After the yearlong prioritization process and the avalanche of recommendations it produced, Columbia’s new leadership has decided that nothing is a done deal and all 300 of the recommendations will be sent back for further evaluation by each program and department affected by them.
The decision, announced by Warren Chapman, senior vice president and the person who facilitates the transition between the current and next administration, as well as oversee the next phase of Columbia’s self-study, essentially puts the fate of the recommendations in the hands of the people who would have to live with them.
Chapman also announced that the school is replacing the word “prioritization” with the term “self-evaluation.”
Each department and program will answer specific questions about how the changes, if implemented, will specifically impact them according to Chapman.
“You have to negotiate [the recommendations] from where the work is being done,” Chapman said at a faculty retreat for the School of Liberal Arts and Sciences, Aug. 29. “If [the recommendation] was carried out, it would be you carrying it out, not us telling you to carry it out.”
According to Chapman, the recommendations are still being sorted out among the departments.
However, once such issues are settled, the relevant department will have to answer questions about the impact each recommendation would have on students and faculty and the financial
He added that the comments on recommendations are limited to 250 words per question, so that they are clear and concise.
During the faculty and staff convocation, held Aug. 31 at the Film Row Cinema, a new group called the “study board,” was unveiled to look at the issues of recruitment, enrollment, retention, graduation, financial aid and scholarships for students in a “holistic sense,” Chapman said.
It was announced that this group will be co-chaired by Allen Turner, chairman of the board of trustees, and Pegeen Reichert Powell, the president of the Faculty Senate.
At the LAS retreat, at the 33 E. Congress Pkwy. Building, the faculty shared with Chapman the frustration and pain they felt during last year’s prioritization process—specifically the vagueness, lack of communication and early implementation of some recommendations.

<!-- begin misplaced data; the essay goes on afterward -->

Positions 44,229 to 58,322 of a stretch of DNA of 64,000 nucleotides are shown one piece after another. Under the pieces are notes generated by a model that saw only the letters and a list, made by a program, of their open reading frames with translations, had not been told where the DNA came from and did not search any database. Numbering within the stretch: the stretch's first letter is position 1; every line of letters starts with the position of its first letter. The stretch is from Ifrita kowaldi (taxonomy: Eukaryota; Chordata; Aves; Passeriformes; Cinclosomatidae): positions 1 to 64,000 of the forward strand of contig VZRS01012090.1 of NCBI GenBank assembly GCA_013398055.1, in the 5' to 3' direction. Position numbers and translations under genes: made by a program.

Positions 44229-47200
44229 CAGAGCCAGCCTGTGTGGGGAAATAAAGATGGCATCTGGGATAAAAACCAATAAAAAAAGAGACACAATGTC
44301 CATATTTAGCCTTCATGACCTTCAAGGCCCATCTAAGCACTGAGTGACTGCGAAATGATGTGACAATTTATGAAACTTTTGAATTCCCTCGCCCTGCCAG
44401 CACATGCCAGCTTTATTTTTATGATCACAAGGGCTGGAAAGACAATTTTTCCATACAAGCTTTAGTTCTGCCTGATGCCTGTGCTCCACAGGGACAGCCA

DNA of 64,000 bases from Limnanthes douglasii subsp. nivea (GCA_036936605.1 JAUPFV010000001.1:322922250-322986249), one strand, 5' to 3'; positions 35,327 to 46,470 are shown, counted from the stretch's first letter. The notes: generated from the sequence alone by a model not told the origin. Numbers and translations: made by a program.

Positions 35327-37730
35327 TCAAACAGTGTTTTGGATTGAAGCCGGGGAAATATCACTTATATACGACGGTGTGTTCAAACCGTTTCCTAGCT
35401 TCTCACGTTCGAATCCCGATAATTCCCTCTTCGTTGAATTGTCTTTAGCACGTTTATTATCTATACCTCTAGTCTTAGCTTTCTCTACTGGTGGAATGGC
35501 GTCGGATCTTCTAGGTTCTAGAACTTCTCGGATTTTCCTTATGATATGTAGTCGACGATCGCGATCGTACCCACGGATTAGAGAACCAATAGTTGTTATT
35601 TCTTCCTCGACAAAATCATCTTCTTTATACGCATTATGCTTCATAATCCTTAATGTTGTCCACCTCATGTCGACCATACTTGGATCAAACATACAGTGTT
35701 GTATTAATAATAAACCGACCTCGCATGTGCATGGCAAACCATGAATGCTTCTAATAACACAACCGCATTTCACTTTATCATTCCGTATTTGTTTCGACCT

“We have endured a great deal of unjustified hostility, unilateral decisions, crazy emails … it’s really demoralizing to feel that you are continually treated with this kind of hostility on an ongoing basis,” said Karen Osborne, professor in the English Department. “I would like to believe [Dr. Chapman], that [the administration] is trying to do things differently, but I just may have run out of my capacity to trust.”
Chapman emphasized that each recommendation will have a “life expectancy” of its own and will be carried out, if approved, at different times. While implementation will not begin right away, some recommendations, such as the formation of a collaborative marketing communications group, have been put into effect.
“Basically, things have been ongoing,” Chapman said. “As I met with people, we have talked about how they are planning to meet the expectations that are there and begin to figure out how they go forth. It’s been too soon [for anything to become final].”
Students will feel the effects of the implementation process in different ways, Chapman said. Current students won’t notice any dramatic changes, though future students will be more affected.
According to Suzanne Blum-Malley, professor in the English Department and member of the faculty Academic Team, when evaluated academic aspects of the college for prioritization, students were at the root of the team’s “One Columbia” document, the final group of recommendations it put together. Even though the team no longer has an official role in the process, it hopes that the administration develops a strong, long-term strategy to keep up with changing industries for the success of students, she added.
After reviewing the Academic Team’s “One Columbia” document Turner said the board liked the ideas that presented in the document.
However, it is hard to understand how any specific change will affect the college in the future, he added.
“What’s important is the notion that the faculty, staff, administration and the trustees are rethinking what Columbia should be in the 21st century, and we are moving in a direction to make it what it ought to be,” Turner said.
According to Blum-Malley, the way to move forward is through thoughtful conversation, research and planning before anything can be implemented. She believes that prioritization helped the college look more closely at itself.
However, she emphasized the importance of the entire community working together to begin the implementation process, and said the college can’t sit back after a “tough year” and say everything is all right.
“I don’t think we are just fine for the future,” Malley said. “I think we are probably just fine for now, but if we don’t start changing for the future now, we are not going to be just fine. People can’t wait for someone to tell them what to do. We all have to do it.”